UK workers exposed to risks of AI revolution, warns TUC
The UK government is failing to protect workers against the rapid adoption of artificial intelligence systems that will increasingly determine hiring and firing, pay and promotion, the Trades Union Congress warned on Tuesday.
Rapid advances in “generative” AI systems such as ChatGPT, a program that can create content indistinguishable from human output, have fuelled concern over the potential impact of new technology in the workplace.
But the TUC, a union umbrella body that serves as the voice of the UK’s labour movement, said AI-powered technologies were already widely used to make life-changing decisions across the economy.
Recent high-profile cases include an Amsterdam court’s ruling over the “robo-firing” of ride-hailing drivers for Uber and Ola Cabs, and a controversy in the UK over Royal Mail’s tracking of postal workers’ productivity.
But the TUC said AI systems were also widely used in recruitment, for example, to draw conclusions from candidates’ facial expressions and their tone of voice in video interviews.
It had also encountered teachers concerned that they were being monitored by systems originally introduced to track students’ performance. Meanwhile, call-centre workers reported that colleagues were routinely allocated calls by AI programs that were more likely to lead to a good outcome, and so attract a bonus.
“These technologies are often spoken about as the future of work. We have a whole body of evidence to show it’s widespread across employment relationships. These are existing urgent problems in the workplace and they have been for some time,” said Mary Towers, a policy officer at the TUC.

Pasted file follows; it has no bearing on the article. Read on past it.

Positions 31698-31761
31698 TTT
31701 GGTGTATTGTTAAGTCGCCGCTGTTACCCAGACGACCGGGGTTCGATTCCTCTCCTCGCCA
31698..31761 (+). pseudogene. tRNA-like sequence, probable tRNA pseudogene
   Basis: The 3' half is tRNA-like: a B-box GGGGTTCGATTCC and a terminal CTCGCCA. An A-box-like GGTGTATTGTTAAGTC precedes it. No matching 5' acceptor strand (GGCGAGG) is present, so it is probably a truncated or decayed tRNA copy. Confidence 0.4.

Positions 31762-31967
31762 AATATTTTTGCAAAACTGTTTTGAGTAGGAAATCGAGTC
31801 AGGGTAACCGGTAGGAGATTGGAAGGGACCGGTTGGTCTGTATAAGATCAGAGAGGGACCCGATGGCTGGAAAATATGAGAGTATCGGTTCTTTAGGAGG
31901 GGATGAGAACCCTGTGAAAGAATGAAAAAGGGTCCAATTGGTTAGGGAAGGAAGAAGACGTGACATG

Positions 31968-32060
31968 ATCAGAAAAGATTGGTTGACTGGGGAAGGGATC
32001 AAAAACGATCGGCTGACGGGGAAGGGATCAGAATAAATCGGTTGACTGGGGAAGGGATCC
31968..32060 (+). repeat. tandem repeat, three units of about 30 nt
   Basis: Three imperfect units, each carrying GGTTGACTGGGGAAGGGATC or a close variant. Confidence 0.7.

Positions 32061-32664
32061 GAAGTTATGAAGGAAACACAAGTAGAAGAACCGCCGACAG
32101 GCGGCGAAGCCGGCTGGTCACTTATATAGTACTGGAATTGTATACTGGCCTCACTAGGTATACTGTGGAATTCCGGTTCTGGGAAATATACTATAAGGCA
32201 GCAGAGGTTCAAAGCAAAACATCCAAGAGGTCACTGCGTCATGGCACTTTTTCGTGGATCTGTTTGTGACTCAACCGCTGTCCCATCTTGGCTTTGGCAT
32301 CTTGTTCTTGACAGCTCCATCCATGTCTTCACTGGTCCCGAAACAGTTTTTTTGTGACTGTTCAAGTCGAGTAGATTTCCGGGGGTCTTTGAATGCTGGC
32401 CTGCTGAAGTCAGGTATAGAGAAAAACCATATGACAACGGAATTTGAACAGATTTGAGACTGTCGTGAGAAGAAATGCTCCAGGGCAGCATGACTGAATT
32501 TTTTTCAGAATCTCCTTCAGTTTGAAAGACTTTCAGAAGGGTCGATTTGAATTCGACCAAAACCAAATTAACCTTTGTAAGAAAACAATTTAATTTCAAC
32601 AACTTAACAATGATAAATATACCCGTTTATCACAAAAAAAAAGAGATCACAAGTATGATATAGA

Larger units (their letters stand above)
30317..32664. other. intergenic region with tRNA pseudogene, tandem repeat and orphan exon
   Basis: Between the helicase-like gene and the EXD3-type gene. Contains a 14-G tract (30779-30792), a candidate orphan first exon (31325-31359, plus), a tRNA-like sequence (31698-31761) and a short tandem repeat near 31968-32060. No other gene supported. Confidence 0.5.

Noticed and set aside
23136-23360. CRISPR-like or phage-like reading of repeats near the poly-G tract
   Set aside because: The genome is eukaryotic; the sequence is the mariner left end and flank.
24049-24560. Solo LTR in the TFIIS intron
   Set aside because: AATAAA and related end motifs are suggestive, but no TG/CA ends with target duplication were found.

The rise of generative AI had “brought renewed urgency to the need for legislation”, she added.
The TUC argues that the government is failing to put in place the “guard rails” needed to protect workers as the adoption of AI-powered technologies spreads.
It described as “vague and flimsy” a government white paper published last month, which set out principles for existing regulators to consider in monitoring the use of AI in their sectors, but did not propose any new legislation or funding to help regulators implement these principles.
The UK’s approach, to “avoid heavy-handed legislation which could stifle innovation”, is in sharp contrast to that of the EU, which is drawing up a sweeping set of regulations that could soon represent the world’s most restrictive regime on the development of AI.
The TUC also said the government’s Data Protection and Digital Information Bill, which reached its second reading in parliament on Monday, would dilute important existing protections for workers.
One of the bill’s provisions would narrow current restrictions on the use of automated decision-making without meaningful human involvement, while another could limit the need for employers to give workers a say in the introduction of new technologies through an impact assessment process, the TUC said.
“On the one hand, ministers are refusing to properly regulate AI. And on the other hand, they are watering down important protections,” said Kate Bell, TUC assistant general secretary.
Robin Allen KC, a lawyer who in 2021 led a report on AI and employment rights commissioned by the TUC, said the need was urgent for “more money, more expertise, more cross-regulatory working, more urgent interventions, more control of AI”. Without these, he added, “the whole idea of any rights at work will become illusory”.
But a government spokesperson said, “This assessment is wrong,” arguing that AI was “set to drive growth and create new highly paid jobs throughout the UK, while allowing us to carry out our existing jobs more efficiently and safely”.
The government was “working with businesses and regulators to ensure AI is used safely and responsibly in business settings” and the Data Protection and Digital Information Bill included “strong safeguards” employers would be required to implement, the spokesperson added.